Right relationships in a binational denomination
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Right relationships in a binational denomination

Two decades ago, I immigrated to Canada from the United States. And for the last decade I’ve been researching the power dynamics and structures of the institutional church within the (Kuyperian) Reformed tradition. One piece that seems to be missing in current discussions of the Christian Reformed Church’s binationality and the SALT report is this…

Peterson’s theological resonances

Peterson’s theological resonances

During the 2018-2019 academic year, I was startled by the large number of students discussing Jordan Peterson, professor of psychology at the University of Toronto. Everywhere I turned, Muslims, Christians and atheists were discussing and debating the socio-political perspectives and the mytho-poetic analyses that Peterson offered via YouTube, his book 12 Rules for Life, and…

Leading in the Way of Jesus?
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Leading in the Way of Jesus?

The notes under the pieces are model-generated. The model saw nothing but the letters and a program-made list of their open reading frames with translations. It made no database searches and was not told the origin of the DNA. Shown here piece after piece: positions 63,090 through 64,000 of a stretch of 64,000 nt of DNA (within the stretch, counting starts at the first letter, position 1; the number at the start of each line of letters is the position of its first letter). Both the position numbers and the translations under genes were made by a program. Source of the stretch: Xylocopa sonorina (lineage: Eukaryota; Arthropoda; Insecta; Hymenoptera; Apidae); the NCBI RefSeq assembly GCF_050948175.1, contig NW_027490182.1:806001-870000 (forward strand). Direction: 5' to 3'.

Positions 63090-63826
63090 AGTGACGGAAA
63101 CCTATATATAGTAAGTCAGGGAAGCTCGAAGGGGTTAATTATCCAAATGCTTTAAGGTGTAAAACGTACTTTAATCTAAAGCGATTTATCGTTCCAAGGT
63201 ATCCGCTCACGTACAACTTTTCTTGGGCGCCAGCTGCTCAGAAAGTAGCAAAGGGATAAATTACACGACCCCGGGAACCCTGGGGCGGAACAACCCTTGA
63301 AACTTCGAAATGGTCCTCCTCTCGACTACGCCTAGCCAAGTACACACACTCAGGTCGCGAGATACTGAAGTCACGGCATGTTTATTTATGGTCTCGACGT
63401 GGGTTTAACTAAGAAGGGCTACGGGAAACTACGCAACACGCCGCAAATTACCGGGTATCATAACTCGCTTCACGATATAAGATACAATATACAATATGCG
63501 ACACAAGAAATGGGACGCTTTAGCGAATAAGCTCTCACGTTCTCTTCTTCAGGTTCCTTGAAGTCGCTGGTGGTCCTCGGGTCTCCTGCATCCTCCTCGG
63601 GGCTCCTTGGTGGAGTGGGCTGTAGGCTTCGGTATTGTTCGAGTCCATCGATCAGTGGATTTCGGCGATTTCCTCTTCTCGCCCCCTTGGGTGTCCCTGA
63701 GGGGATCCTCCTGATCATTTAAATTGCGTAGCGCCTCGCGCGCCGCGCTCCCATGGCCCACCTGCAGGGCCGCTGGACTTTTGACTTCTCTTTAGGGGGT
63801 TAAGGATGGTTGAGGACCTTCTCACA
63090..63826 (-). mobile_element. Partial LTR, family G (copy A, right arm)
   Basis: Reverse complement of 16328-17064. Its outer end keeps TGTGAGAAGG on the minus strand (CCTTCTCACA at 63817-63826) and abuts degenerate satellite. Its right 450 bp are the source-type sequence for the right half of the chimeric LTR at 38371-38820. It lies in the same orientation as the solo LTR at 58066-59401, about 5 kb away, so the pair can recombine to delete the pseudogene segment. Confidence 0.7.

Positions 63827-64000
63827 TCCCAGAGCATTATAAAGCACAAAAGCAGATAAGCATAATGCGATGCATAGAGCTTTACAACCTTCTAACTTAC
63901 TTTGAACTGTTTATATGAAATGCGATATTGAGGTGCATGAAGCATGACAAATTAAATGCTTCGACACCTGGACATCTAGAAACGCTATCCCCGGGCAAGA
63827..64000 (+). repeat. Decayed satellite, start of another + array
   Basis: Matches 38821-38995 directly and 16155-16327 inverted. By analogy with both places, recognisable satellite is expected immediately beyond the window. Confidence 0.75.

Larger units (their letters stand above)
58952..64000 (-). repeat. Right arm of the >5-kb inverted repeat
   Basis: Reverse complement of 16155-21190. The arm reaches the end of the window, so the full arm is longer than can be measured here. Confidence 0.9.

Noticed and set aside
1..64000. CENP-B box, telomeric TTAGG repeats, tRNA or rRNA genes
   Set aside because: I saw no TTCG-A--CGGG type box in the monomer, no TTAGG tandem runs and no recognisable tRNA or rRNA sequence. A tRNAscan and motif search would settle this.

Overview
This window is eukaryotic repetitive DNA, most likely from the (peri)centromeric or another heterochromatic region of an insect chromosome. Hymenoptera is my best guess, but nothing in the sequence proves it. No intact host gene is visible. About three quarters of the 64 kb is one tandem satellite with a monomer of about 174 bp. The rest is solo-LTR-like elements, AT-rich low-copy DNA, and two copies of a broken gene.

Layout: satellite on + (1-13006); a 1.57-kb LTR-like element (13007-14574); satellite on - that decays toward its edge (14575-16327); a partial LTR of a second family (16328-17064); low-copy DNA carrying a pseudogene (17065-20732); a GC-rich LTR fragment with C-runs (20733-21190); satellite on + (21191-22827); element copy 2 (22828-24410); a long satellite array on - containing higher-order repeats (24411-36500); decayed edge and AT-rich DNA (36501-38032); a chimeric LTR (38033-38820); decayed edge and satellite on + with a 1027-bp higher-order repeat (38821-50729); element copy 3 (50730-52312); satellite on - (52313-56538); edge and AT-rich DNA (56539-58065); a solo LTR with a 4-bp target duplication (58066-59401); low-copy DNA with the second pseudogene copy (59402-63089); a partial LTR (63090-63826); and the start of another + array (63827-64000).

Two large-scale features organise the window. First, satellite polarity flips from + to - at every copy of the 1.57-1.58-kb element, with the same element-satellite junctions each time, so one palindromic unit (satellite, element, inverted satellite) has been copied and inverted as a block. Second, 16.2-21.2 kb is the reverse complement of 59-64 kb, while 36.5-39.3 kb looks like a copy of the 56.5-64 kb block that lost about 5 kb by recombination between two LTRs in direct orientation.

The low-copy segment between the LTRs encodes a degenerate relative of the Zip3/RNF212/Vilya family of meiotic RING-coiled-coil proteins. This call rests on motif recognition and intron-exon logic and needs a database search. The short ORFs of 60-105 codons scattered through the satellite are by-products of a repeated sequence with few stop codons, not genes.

The contemporary Christian musician Andrew Peterson provocatively laments “the second coming of the Pharisees” when he witnesses Christians behaving contrary to their teacher (Come, Lord Jesus, 2000). I heard this song playing repeatedly in my mind as I read Katherine Stewart’s recent book, The Power Worshippers, on the rise and danger of Christian nationalism.

The Wonder of Kuyper
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The Wonder of Kuyper

To awaken our hearts to the brilliant splendor that will shine out from the birth of the Son for us, the Holy Spirit, through Isaiah, describes our fallen world as a “land of deep darkness and of great anguish.” Such a tragedy! Our world was once bathed in light, every garden bearing fruit, and the people singing for joy: the whole country filled with delights. Now we have grown cold; the streams have frozen over; the whole land has been covered in darkness. Life is one endless valley of the shadows of death.

We are all Gospel translations

We are all Gospel translations

It would be a shame if we enforced a monotone echo-chamber that no longer sparked faith-filled engagement with our dynamic societies. We ought not muzzle ourselves and allow other voices to monopolize important cultural debates. We will compromise our loyalty to Christ if we enforce a single political perspective within our church. We must dare to dialogue with each other and the world about Christ who judges every political and ideological idolatry.